Brandon Lewis took to Twitter on a number of issues last week, including the staging of the Super Cup final at Windsor Park in Belfast.

There wasn't a word from the Northern Secretary on his government's hugely controversial proposed statute of limitations to end prosecutions for Troubles killings.

But the debate about the plans rages on, with thousands of words being written and spoken.

One of the 13,000 fans inside Windsor on Wednesday night was DUP leader Jeffrey Donaldson, a devoted follower of Chelsea since he watched them on television as a young boy beating Leeds Utd in the 1970 FA Cup Final.

In common with the leaders of all other political parties in Northern Ireland, he has heard many words of anguish about the issue in recent weeks. The game was a brief distraction from a controversy he says fills a large portion of his daily in-tray.

"Victims are angry. If there is to be consensus on this issue, there needs to be a change," he told me.

"People need to have access to justice."

A short distance away as the crow flies on the Falls Road on the same night a debate on legacy took place as part of the West Belfast Festival with the audience including many relatives of victims of the Troubles. People who, as the chair of the discussion journalist Allison Morris put it, "live and breathe" the issue.

That same evening the festival ran a 75-minute discussion I had with Minister for Foreign Affairs Simon Coveney in Cork as part of its programme, covering a wide range of issues including the British government's plans.

Earlier on the same day, came strong words from the United Nations, with a statement expressing "serious concerns" about the proposals, which it described as a "de-facto amnesty and blanket impunity for the grave human rights' violations" during the Troubles.

"Anytime a government tries to railroad something in the context of Northern Ireland, it doesn't turn out very well"

If Brandon Lewis was serious when he said at the time the proposals were announced that he and UK Prime Minister Boris Johnson will listen to the views of victims, political parties and the Irish Government, then he would appear to have no option but to abandon them.

The widely held suspicion in Northern Ireland is that this is a fait accompli and that the British government is not listening, and is instead already committed to railroading the proposals through the House of Commons no matter what anyone says.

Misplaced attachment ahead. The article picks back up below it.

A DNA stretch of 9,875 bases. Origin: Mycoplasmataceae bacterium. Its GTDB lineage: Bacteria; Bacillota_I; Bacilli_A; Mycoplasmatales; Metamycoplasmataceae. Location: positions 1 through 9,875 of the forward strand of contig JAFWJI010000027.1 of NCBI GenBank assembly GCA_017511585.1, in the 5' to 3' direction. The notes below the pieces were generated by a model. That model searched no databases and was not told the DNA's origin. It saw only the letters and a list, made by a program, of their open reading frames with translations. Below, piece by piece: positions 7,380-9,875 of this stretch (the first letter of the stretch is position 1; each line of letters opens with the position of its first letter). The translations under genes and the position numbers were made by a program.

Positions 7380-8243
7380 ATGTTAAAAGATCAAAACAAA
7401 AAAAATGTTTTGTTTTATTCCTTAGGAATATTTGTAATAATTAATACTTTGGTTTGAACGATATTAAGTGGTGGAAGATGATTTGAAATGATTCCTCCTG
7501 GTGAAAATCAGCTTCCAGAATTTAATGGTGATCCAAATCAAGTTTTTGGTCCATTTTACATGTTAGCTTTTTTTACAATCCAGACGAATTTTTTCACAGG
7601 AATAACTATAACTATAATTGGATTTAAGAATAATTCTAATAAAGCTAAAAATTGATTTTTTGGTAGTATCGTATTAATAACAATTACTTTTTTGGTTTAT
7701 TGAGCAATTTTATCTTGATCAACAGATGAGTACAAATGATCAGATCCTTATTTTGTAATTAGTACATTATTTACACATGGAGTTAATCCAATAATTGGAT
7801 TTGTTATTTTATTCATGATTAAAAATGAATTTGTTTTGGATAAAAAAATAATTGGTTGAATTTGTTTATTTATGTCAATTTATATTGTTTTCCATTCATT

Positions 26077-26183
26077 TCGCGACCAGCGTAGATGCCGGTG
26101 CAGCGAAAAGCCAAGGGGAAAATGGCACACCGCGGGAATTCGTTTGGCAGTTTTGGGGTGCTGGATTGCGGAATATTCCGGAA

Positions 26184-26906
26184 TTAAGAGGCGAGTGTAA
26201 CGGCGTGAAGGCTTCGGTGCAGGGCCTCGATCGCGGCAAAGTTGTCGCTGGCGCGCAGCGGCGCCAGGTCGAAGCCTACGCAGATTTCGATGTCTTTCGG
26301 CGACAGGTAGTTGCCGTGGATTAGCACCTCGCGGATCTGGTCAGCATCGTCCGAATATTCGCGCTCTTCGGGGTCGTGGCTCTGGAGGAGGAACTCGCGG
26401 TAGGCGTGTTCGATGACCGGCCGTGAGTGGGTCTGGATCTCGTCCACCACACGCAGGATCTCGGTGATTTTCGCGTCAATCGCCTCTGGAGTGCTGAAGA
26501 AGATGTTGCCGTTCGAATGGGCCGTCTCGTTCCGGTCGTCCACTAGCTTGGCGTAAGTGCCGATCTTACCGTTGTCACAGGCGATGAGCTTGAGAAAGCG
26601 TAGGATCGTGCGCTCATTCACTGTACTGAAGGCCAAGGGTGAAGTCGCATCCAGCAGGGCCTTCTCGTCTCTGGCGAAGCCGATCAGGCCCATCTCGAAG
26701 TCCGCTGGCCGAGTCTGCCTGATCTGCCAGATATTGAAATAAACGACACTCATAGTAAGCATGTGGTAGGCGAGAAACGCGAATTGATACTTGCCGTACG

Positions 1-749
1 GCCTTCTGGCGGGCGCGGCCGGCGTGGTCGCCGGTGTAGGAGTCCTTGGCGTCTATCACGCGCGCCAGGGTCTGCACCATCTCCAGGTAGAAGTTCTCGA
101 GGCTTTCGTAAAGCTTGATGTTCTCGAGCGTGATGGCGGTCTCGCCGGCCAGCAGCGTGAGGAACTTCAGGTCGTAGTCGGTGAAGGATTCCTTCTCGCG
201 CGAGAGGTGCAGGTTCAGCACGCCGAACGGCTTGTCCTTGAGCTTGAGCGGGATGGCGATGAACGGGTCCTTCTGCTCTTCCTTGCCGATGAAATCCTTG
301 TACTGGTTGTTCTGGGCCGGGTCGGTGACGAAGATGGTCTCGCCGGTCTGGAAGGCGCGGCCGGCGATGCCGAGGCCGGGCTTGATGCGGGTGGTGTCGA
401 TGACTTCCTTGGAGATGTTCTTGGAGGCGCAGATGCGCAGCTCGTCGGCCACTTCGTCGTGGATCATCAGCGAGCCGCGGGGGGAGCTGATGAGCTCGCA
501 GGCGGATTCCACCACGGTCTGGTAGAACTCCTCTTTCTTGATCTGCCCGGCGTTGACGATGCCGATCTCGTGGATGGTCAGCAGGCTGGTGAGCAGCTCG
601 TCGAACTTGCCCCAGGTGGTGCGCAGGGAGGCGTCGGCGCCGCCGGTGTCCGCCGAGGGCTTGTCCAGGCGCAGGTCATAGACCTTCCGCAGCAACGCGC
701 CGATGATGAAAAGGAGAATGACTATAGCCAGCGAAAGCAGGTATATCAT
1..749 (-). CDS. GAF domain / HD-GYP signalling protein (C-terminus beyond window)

"I certainly hope that the British government doesn't railroad anything, because anytime a government tries to railroad something in the context of Northern Ireland, it doesn't turn out very well," Mr Coveney told me.

"I find it hard to believe that I can be convinced by arguments made by anybody that actually the way forward for Northern Ireland on legacy is to simply legislate for what people will see as an amnesty, and then expect that everyone will just sort of accept that and suck it up, and just go about their business."

The minister and Mr Donaldson disagree on many issues, particularly in recent months in the debate on the Northern Ireland Protocol, but on this issue their views converge.

Mr Coveney said he is working with victims' groups and political parties at Stormont to try to build the kind of consensus approach the DUP leader also desires. He hopes that, if achieved, that would put pressure on the UK to withdraw the proposal, which also includes a ban on any further inquests or civil legal action in relation to Troubles killings.

"I know from conversations with people in Northern Ireland what the centre ground opinion is on legacy. People want the truth, if they can get it. People want access to justice in the courts, if there's an evidence file that can allow them to do that.

"If we're to be credible here, we apply the rule of law equally to everybody"

"I have a huge problem with the approach that the British government is proposing to take, because what they're essentially saying is that the avenue for justice through the courts, in the context of a conviction and a prosecution, will no longer be available.

"Hopefully we can find a way forward that doesn't involve any one government forcing the issue or legislating against the wishes of the majority of people in Northern Ireland."

I asked about the fact that many critics of the proposal say it is veteran-centred rather than victim-centred, driven by a desire of the Conservative Party to appease UK military veterans and their supporters. Sinn Féin, the SDLP and some victims' groups say it is also a transparent attempt to cover up collusion and murder by individuals acting on behalf of the British state.

"If we're to be credible here, we apply the rule of law equally to everybody," Mr Coveney responded.

"It doesn't matter whether you're wearing a uniform, or whether you're not. It doesn't matter whether you have a label as a terrorist or paramilitary, or whether you have a badge that, you know, means you're part of the British Army or the police service in Northern Ireland or the RUC previously.

"It's the act. Was there a murder? Was there an atrocity? Was somebody breaking the law? That is what has got to determine how we respond to these issues, and if we don't do that well then we're categorising different communities in different ways."

In a hall in St Mary's University College on the Falls Road on Wednesday evening, very similar views were expressed by panelists taking part in a debate entitled 'Dealing With The Past - What is the Future For Victims?'

Kieran McEvoy, a professor of law and traditional justice at Queen's University, launched a withering attack on the planned statute of limitations, which he described as "flabbergasting".